According to my sources, this new laptop is codenamed Tenjin and features a fully plastic exterior, a 1366×768 11.6-inch display, an Intel Celeron N4120 and up to 8GB RAM. This is a no-frills laptop designed to be as low-cost as possible, built for student-use in a classroom environment. I’m told the device features a full-sized keyboard and trackpad, one USB-A port, one USB-C port, a headphone jack, and a barrel-style AC port.
Tenjin marks the beginning of a new K-12 education strategy for Microsoft. In addition to the new hardware, Microsoft is also preparing to launch a new edition of Windows 11 titled “Windows 11 SE” built specifically for low-cost school PCs like Tenjin. I’m told this SKU focuses on special optimizations, tweaks, and features built for education establishments deploying low-end hardware.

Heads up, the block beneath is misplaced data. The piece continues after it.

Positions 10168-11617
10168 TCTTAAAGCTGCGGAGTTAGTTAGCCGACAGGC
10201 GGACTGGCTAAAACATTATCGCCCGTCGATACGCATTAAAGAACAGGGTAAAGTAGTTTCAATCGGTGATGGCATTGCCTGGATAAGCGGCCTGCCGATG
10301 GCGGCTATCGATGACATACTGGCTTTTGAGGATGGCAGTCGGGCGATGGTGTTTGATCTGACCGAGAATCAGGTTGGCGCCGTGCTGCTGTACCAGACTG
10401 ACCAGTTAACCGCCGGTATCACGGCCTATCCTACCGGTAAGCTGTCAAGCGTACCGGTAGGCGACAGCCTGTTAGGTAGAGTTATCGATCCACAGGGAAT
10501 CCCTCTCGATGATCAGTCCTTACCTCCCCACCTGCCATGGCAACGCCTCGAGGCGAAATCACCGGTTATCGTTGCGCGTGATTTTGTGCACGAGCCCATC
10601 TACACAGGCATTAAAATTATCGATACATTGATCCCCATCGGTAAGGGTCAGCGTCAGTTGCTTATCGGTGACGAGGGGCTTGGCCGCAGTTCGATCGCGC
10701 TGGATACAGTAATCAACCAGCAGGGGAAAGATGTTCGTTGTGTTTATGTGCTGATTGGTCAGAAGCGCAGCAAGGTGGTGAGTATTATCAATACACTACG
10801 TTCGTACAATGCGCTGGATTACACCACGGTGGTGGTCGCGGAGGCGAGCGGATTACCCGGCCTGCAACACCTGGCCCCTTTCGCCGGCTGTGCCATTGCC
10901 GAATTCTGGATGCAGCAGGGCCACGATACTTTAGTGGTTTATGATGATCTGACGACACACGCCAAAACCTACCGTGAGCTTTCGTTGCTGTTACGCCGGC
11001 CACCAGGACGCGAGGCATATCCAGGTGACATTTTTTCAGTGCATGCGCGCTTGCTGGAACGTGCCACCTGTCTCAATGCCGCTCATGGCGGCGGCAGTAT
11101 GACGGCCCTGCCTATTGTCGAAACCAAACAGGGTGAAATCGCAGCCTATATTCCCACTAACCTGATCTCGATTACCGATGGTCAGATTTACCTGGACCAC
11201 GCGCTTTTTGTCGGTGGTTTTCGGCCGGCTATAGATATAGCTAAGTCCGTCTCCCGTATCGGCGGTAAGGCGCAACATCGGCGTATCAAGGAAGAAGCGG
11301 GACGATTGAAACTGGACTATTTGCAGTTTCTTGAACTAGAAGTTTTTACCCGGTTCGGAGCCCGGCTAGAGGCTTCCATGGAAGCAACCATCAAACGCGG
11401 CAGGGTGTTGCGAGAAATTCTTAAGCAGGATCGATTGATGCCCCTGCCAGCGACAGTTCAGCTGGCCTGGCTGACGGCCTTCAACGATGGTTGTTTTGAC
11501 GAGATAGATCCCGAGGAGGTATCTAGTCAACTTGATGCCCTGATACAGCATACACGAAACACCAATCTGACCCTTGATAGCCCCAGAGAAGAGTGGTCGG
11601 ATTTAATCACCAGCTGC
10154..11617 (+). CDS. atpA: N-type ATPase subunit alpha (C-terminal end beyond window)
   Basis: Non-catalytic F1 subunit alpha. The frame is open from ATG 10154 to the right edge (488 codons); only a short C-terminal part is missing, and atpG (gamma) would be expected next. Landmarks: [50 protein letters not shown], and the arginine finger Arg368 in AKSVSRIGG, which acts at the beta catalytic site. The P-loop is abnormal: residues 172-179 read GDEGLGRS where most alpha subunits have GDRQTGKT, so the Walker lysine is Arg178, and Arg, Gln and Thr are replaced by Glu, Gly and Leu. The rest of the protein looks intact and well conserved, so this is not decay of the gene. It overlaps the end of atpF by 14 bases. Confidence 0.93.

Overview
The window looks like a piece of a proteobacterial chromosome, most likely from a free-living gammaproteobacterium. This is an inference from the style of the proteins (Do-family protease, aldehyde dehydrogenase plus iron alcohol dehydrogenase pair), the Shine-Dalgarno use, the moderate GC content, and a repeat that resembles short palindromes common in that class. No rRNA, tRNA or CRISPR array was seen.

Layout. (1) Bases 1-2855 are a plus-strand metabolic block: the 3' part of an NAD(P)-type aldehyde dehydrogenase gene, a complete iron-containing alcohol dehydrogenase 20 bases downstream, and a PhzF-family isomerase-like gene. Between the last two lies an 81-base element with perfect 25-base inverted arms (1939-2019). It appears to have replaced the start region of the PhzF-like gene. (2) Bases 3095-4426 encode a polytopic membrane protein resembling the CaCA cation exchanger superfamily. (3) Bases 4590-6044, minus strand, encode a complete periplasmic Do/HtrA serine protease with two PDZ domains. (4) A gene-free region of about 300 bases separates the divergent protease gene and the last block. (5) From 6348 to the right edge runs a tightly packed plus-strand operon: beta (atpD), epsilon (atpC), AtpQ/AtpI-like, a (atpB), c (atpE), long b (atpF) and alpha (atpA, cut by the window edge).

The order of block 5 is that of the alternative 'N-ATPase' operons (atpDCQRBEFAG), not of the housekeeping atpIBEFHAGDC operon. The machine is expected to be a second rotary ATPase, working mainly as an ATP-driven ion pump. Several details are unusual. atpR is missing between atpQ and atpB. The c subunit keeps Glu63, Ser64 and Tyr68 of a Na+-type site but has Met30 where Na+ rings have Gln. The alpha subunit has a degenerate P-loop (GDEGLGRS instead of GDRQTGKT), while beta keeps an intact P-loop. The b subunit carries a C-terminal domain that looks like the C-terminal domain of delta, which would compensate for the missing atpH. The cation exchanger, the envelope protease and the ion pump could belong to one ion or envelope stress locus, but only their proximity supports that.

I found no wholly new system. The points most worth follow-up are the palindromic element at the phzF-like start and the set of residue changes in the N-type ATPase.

I wonder how much of Chromebook’s dominance in education is due to hardware or software, and how much is due to excellent deployment and management tools. I’m sure Microsoft has fantastic deployment and management tools for the enterprise, but since I don’t have any experience with these matters, I wonder if they may be too complicated and too difficult to use in basic primary school settings.